A European sample of 131 patients with DME (n=86) or RVO (n=45) completed a detailed questionnaire to elucidate the impact of injection therapy on patients’ quality of life. Respondents were recruited by ophthalmologists, retina specialists, and retina nurses in each of the countries involved (Germany, Italy, and the UK) and were sent an online questionnaire in the local language when they agreed to participate. All willing respondents were sent a questionnaire, which took ~20 minutes to complete. On some occasions, the respondents preferred to complete the interview on the telephone and the recruiter then entered their data into an online form. The research included questions on patient demographics to understand the impact of intravitreal therapy in different patient populations and the practical, emotional, and physical effects faced by patients.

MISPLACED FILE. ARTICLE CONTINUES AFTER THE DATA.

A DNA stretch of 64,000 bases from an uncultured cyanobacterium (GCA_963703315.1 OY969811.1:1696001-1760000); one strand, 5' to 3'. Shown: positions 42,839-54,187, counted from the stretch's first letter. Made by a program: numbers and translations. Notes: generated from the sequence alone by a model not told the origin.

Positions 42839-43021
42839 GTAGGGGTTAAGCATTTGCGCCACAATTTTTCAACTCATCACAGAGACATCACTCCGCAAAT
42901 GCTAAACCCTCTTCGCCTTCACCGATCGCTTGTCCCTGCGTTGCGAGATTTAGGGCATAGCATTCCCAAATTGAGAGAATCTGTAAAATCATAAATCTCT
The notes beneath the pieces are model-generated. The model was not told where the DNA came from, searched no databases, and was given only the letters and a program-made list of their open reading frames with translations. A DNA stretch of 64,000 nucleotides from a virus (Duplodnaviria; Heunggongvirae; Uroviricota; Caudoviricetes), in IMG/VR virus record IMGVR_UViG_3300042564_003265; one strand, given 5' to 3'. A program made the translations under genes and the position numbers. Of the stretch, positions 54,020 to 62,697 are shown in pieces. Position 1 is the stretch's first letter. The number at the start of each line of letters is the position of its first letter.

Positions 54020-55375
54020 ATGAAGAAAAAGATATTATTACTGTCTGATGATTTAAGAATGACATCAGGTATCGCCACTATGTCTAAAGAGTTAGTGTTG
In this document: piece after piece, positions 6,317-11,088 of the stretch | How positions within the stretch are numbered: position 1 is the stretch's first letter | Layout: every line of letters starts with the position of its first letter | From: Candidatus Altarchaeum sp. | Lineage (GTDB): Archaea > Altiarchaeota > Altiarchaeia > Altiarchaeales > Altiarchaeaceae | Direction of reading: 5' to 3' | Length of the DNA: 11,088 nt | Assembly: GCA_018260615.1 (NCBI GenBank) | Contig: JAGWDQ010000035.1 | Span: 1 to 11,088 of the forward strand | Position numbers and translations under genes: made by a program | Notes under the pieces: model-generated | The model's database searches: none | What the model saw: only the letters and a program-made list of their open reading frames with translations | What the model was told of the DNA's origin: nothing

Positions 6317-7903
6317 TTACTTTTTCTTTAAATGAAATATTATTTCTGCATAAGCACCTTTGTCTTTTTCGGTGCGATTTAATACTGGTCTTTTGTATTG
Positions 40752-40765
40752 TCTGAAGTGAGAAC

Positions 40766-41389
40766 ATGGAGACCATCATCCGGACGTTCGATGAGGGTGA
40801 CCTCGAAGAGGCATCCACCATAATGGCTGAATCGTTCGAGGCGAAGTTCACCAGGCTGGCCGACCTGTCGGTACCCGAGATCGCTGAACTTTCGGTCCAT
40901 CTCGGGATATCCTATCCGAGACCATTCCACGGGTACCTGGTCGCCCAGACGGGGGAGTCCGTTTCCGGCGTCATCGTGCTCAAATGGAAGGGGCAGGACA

As this study was market research it did not require Institutional Review Board approval. Respondent approval was obtained in each country, in line with local market research practice. In addition, in the UK respondents were required to sign an agreement called “Clause 20” from the British Healthcare Business Intelligence Association.


Patient demographics

The majority of interviewed patients were older than 50 years (88% of patients with DME and 88% of patients with RVO). Most patients were also not employed (80% of patients with DME and 66% of patients with RVO; Table 1).

Table 1 Patient demographics
Notes: aSix patients with uveitis in the UK-only study were excluded to maintain consistency across markets for EU reporting purposes. bEylea® (aflibercept) had not received EU approval for the treatment of DME and RVO at the time that the research was conducted. Ozurdex® (dexamethasone) had not received EU approval for the treatment of DME at the time that the research was conducted. cThe name of the treatment was not included within the completed questionnaire.